He meant that something had happened to international law, to the rules of war. They had been flouted. Then came Kosovo – where our dear Lord Blair first exercised his talents for warmaking – and another ream of slaughter. Of course, Milosevic was the bad guy (even though most of the Kosovars were still in their homes when the war began – their return home after their brutal expulsion by the Serbs then became the war aim). But here again, we broke some extra rules and got away with it. Remember the passenger train we bombed on the Surdulica bridge – and the famous speeding up of the film by Jamie Shea to show that the bomber had no time to hold his fire? (Actually, the pilot came back for another bombing run on the train when it was already burning, but that was excluded from the film.) Then the attack on the Belgrade radio station. And the civilian roads. Then the attack on a large country hospital. “Military target,” said Jamie. And he was right. There were soldiers hiding in the hospital along with the patients. The soldiers all survived. The patients all died.

Then there was Afghanistan and all that “collateral damage” and whole villages wiped out and then there was Iraq in 2003 and the tens of thousands – or half a million or a million – Iraqi civilians killed. Once more, at the very start, we were back to our old tricks, bombing bridges and radio stations and at least one civilian estate in Baghdad where “we” believed Saddam was hiding. We knew it was packed with civilians (Christians, by chance) but the Americans called it a “high risk” operation – meaning that they risked not hitting Saddam – and 22 civilians were killed. I saw the last body, that of a baby, dug from the rubble.

And we don’t seem to care. We fight in Iraq and now we’re going back to fight in Afghanistan again and all the human rights and protections appear to have vanished once more. We will destroy villages and we will find that the Afghans hate us and we will form more criminal militias – as we did in Iraq – to fight for us. The Israelis organised a similar militia in their occupation zone in southern Lebanon, run by a crackpot Lebanese army major. But now their own troops “go wild”. And the BBC is worried about its “impartiality”?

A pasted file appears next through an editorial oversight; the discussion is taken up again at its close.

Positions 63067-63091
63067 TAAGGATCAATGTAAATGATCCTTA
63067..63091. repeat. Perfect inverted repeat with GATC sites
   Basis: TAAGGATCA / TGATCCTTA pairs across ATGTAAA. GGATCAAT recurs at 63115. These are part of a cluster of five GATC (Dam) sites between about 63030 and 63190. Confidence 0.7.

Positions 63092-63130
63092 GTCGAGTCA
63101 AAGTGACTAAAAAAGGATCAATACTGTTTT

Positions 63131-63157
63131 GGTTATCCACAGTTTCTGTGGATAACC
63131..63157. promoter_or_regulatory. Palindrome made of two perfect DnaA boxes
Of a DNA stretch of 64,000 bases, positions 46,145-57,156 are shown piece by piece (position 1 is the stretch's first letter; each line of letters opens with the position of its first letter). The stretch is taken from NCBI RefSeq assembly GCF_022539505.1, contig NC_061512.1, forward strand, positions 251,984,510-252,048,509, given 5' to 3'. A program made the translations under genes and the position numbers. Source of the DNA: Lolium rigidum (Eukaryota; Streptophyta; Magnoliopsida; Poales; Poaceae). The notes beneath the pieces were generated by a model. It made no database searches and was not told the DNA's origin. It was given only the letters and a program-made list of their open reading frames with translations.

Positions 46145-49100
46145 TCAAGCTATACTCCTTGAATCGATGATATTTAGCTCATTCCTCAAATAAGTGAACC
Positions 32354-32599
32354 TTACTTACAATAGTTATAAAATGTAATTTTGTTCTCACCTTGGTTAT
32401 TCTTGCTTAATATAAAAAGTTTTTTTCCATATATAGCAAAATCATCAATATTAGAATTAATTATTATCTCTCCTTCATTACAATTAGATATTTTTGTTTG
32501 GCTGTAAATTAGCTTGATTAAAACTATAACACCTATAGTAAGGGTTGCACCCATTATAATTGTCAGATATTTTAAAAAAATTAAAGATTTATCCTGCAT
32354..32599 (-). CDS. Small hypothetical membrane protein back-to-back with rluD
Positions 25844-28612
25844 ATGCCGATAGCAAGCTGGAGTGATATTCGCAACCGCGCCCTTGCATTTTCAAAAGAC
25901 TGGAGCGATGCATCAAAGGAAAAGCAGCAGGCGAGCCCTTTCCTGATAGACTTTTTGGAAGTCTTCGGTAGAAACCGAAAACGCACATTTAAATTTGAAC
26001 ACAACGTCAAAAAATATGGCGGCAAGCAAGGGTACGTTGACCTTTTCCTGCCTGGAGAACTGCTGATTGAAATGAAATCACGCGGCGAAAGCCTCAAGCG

About these ads

§ 2 Responses to When did we stop caring about civilian deaths during wartime?

  • joeland7 says:

    What goes around, comes around. God is always on the side of the oppress. Israel days are number

  • saa says:

    Human live has been reduced to nothing these days, days when we declared that a trip to the moon is possible. We are moving forward, yet so backward. Morality, rationality and sense of reasoning has been relegated to the background, in the books, covered with dust on an old shelve.

    It also saddened me when it was reported that Obama deliberated refused to granted an interview with Aljazeera because is was anti-Palestinian war, does it mean that we should all discard watching BBC and especially, CNN and VOA because its Anti-Islam. Should the world keep quite for only America to speak.

    I just hope the era of mediocre thinking of Bush will not continue this time around. We should concentrate on issues and not character, and the issue at hand is how to punish israel, (small case deliberate). They cannot contd to defy the law and go free, tomorrow, ever country will follow suit and we will not have the moral right to say jack, and gradually, every party, who has been offender by a section of a few in a particular country will let his army go hire wire.

    That time will come. A time when we settle difference through wiping out a whole community, and when that is done, we will start killing ourselves cos their will be no one left but ours.

Leave a Reply

Fill in your details below or click an icon to log in:

WordPress.com Logo

You are commenting using your WordPress.com account. Log Out / Change )

Twitter picture

You are commenting using your Twitter account. Log Out / Change )

Facebook photo

You are commenting using your Facebook account. Log Out / Change )

Google+ photo

You are commenting using your Google+ account. Log Out / Change )

Connecting to %s

What’s this?

You are currently reading When did we stop caring about civilian deaths during wartime? at P U L S E.

meta

Follow

Get every new post delivered to your Inbox.

Join 7,376 other followers

%d bloggers like this: